Convention Speeches: Do Facts Matter?

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Last night Paul Ryan gave his acceptance speech as the Republican Vice Presidential nominee. Since then the speech has been praised for its rhetorical persuasiveness and condemned for its factual inaccuracies. My first reaction was that I didn’t have much to add to what’s already out there. Then I read Ezra Klein’s thoughtful post, where he says he really wanted to give due attention to the speech’s reasonable criticisms of President Obama, but he could hardly find any. He contrasted it with Sarah Palin’s 2008 acceptance speech, which was equally bombastic but actually much more accurate.

Some of Ryan’s statements were simple untruths, as when he blamed Obama for a plant closing that actually occurred before he took office. Others were deeply hypocritical, as when he blamed Obama for failing to accept the Simpson-Bowles deficit-reductions recommendations that Ryan himself opposed. At least one was both misleading and hypocritical, the charge that Obama robbed Medicare of 716 billion dollars, implying that he was cutting Medicare benefits. This was actually more of a cost saving than a benefit cut, and Ryan included those same savings in his own budget plan. Take out all the blatantly unfair attacks on Obama, and about all that remains of Ryan’s economic message is a vague promise to create wealth through tax fairness and regulatory reform, neither of which he describes.

The speech is especially disappointing because Ryan is supposed to be the policy guy, the Republican who is most noted for his command of budget detail and policy options. He would be the one we could expect to spell out the Republican Medicare plan and tell us why it’s our best hope for preserving the program. But the speech was almost devoid of policy: nothing on the Romney-Ryan Medicare voucher plan, new tax cuts, or severe cuts to Medicaid and food stamps, not to mention social issues like abortion, immigration or gay rights. Many of the Republican positions are unpopular, but that’s all the more reason to explain and defend them. Didn’t Chris Christie, the keynote speeker from the night before, define leadership as a willingness to tell the hard truths?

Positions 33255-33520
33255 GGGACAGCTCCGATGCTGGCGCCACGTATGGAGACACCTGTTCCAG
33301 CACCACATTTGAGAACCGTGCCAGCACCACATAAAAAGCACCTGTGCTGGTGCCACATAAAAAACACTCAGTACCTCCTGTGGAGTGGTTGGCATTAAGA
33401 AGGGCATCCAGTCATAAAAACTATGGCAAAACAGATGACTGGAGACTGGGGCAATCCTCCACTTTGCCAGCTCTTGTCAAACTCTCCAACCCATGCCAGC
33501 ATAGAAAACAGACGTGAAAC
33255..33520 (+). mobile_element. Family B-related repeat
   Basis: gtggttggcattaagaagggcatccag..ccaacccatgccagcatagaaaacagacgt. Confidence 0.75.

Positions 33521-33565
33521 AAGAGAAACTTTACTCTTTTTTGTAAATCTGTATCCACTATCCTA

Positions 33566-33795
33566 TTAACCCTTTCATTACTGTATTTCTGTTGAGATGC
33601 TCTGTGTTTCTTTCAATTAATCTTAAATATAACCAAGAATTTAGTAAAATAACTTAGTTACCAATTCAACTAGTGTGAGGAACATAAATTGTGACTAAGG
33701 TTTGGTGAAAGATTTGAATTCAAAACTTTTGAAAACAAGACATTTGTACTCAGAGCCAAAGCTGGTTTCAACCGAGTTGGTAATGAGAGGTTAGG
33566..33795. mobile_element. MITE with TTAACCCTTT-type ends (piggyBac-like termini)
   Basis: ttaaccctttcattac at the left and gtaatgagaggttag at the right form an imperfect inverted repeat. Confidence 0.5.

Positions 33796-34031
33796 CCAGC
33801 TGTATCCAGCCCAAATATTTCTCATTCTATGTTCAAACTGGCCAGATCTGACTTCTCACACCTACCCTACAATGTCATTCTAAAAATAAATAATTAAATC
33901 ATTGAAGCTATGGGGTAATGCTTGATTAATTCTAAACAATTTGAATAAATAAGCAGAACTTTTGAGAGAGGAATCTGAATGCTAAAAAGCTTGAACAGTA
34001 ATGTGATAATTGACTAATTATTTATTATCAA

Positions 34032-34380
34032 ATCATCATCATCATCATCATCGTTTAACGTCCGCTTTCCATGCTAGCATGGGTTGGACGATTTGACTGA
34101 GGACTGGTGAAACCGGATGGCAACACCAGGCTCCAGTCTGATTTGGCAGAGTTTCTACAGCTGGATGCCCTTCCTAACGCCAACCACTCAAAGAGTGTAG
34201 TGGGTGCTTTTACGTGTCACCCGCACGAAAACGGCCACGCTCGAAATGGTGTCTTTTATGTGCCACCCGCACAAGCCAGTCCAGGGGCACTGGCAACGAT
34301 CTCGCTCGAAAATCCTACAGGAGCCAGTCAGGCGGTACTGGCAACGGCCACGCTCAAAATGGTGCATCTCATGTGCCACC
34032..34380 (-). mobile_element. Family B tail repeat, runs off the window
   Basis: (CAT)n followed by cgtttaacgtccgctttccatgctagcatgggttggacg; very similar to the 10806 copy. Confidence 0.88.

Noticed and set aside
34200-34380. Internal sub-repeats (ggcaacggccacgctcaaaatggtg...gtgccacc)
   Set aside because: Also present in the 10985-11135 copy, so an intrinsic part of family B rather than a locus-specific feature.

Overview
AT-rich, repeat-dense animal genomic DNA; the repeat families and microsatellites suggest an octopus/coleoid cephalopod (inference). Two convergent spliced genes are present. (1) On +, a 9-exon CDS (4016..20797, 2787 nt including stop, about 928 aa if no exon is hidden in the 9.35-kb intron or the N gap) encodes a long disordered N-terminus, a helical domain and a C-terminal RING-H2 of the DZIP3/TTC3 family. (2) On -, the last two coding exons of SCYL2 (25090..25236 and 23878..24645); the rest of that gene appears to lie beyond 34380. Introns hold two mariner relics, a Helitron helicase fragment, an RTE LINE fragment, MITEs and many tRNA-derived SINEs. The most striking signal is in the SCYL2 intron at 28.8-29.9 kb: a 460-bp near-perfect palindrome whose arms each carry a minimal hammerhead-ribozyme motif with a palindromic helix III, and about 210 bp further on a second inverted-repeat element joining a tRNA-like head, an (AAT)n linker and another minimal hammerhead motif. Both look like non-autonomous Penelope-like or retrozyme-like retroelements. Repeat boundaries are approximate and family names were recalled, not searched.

What most concerns Ezra Klein is that the Romney campaign in general is so light on substance and heavy on factual inaccuracy. “Quite simply, the Romney campaign isn’t adhering to the minimum standards required for a real policy conversation.” Without more truth-in-advertising, Americans can’t elect a President and Vice-President without running a risk of serious buyer’s remorse.

Many commentators are content to throw up their hands and accept that plenty of truth-bending occurs on both sides. Klein realizes that this is an easy way for the commentator to appear fair and neutral. But even if lying is widespread, we lower the standard of political discourse when we let it pass. Also, we can’t always assume that both sides in a debate are equally evasive. Sometimes one side’s proposals are so unrealistic and unpopular that they have to distort them to get elected, and then their opponents really do have more of the facts on their side. If we don’t think so, then why not vote by flipping a coin?

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